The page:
China stands fast in face of Japan’s muscle-flexing

2013-01-15 23:43:21 GMT2013-01-16 07:43:21(Beijing Time)  SINA English

Both Tokyo and Beijing have scrambled fighter jets to the area in recent weeks in a further escalation of the row.

China's armed forces have been instructed to raise their fighting ability in 2013 and "should focus closely on the objective of being able to fight and win a battle," according to a directive from the Headquarters of the General Staff of the Chinese People's Liberation Army.

On Monday, Japanese public broadcaster NHK reported that Japan would deploy two more patrol ships to boost its "defense" of the Diaoyu Islands. And Japan conducted its first drill simulating the recapture of an island seized by enemy forces.

US warns Japan not to fire at Chinese flights near Diaoyus

US government has recently warned Japan to exercise restraint amid the roiling island spat with China. The Japan Self Defence Forces (JSDF)is not encouraged to fire light tracer or flare to Chinese planes approaching the Diaoyu Islands, said the warning, according to Japan News Network.

The report says US issued the warning based on concerns of possible armed conflict between the two countries if JSDF fires at Chinese patrol jets hovering over the Diaoyu Islands, which China believes a legal practice in defense of its maritime rights.

Japan to create six 1000-ton class vessels for Diaoyus patrol

The Japanese government on Tuesday approved a supplementary budget for the year of 2012, 8.7 billion yen of which will be used for construction of 6 advanced 1,000-ton class patrol vessels for Japan Coast Guard (JCG) to be dispatched to waters near Diaoyu Islands.

Launch of the vessels is scheduled for 2015. By then they will be assigned to the 11th Regional Coast Guard Headquarters in Naha, Okinawa, which is in charge of the Diaoyu patrol.

The JCG said new vessels will be equipped with water pistols, an electro-optical panel that can trace ship movement and gears to identify ships at night. The Abe cabinet will also allocate money from the 2012 fiscal budget to build four more ships of the same class.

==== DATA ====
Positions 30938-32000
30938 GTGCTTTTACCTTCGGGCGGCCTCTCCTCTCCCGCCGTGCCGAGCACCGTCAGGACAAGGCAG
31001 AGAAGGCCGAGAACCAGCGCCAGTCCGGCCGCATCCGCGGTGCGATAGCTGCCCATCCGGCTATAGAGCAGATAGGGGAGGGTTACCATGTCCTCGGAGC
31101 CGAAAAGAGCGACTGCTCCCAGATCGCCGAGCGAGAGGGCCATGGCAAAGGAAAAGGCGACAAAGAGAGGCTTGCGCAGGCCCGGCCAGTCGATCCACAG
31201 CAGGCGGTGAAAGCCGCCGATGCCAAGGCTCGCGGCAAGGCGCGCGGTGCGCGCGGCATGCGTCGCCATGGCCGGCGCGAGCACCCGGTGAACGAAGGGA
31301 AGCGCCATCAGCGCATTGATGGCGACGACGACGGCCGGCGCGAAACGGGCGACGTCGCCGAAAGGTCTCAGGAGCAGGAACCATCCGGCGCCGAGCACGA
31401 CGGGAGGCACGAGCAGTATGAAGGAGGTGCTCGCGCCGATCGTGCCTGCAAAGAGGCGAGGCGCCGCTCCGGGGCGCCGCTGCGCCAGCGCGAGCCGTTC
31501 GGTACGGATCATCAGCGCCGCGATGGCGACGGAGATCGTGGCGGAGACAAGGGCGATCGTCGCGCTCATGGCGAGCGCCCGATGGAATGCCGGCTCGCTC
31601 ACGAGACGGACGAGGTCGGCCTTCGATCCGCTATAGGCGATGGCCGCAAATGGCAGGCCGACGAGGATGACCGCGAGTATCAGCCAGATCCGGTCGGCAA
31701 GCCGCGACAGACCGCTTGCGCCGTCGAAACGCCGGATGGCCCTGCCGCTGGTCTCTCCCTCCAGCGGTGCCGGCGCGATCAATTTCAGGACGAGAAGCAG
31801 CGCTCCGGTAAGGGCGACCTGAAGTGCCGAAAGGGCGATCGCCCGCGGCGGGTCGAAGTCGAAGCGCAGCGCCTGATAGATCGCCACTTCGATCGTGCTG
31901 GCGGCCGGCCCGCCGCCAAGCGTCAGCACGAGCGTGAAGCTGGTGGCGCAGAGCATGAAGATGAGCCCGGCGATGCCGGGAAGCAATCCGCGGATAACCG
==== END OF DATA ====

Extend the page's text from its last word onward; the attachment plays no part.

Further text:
The 10 new patrol vessels, together with the existing two 3000-ton-class ships, will be commissioned by the JCG’s full-time team for Diaoyu Islands patrol in 2015. The team will have 600 members. With 500 personnel short, the coast guard is considering both new enlistment and a plan to extend the retirement age for officers.

The supplementary budget also includes a 5.5 billion yen fund for a “territorial waters garrison” for the purpose of purchasing new helicopters.

Chinese missile moved to SE coast to monitor American, Japanese warships

China’s Central TV (CCTV) reported that a missile brigade of the Second Artillery Corps conducted an assault drill in recent days, during which more than 10 warheads were automatically ignited and hit the same target simultaneously.

CCTV said the successful drill marks a key milestone that many state-of-the-art technologies have been transformed into concrete results.

A Russian military review said that the Second Artillery Corps of China is currently developing a new type of anti-radiation missile with multiple warheads, which, upon completion, would greatly enhance the PLA’s precision strike performance.

Japan in Diaoyu warning aimed at Chinese planes

Japan will send a signal shell as a warning if a Chinese plane enters the airspace around the Diaoyu Islands in the East China Sea, it said yesterday.

If the Chinese plane ignores a warning by radio, Japan will then launch the signal shell as an "appropriate response based on international norms," the Asahi Shimbun reported Defense Minister Itsunori Onodera as telling a news briefing.

Japan sent a signal shell in 1987 when a Soviet Union bomber entered its airspace, according to the newspaper, without identifying the airspace.

Japan looks to US for security cooperation

A five-day air combat exercise by Japan's Self-Defense Forces and United States troops based in Japan has ended, as the two ally countries prepare for deliberations to revise their security cooperation treaty.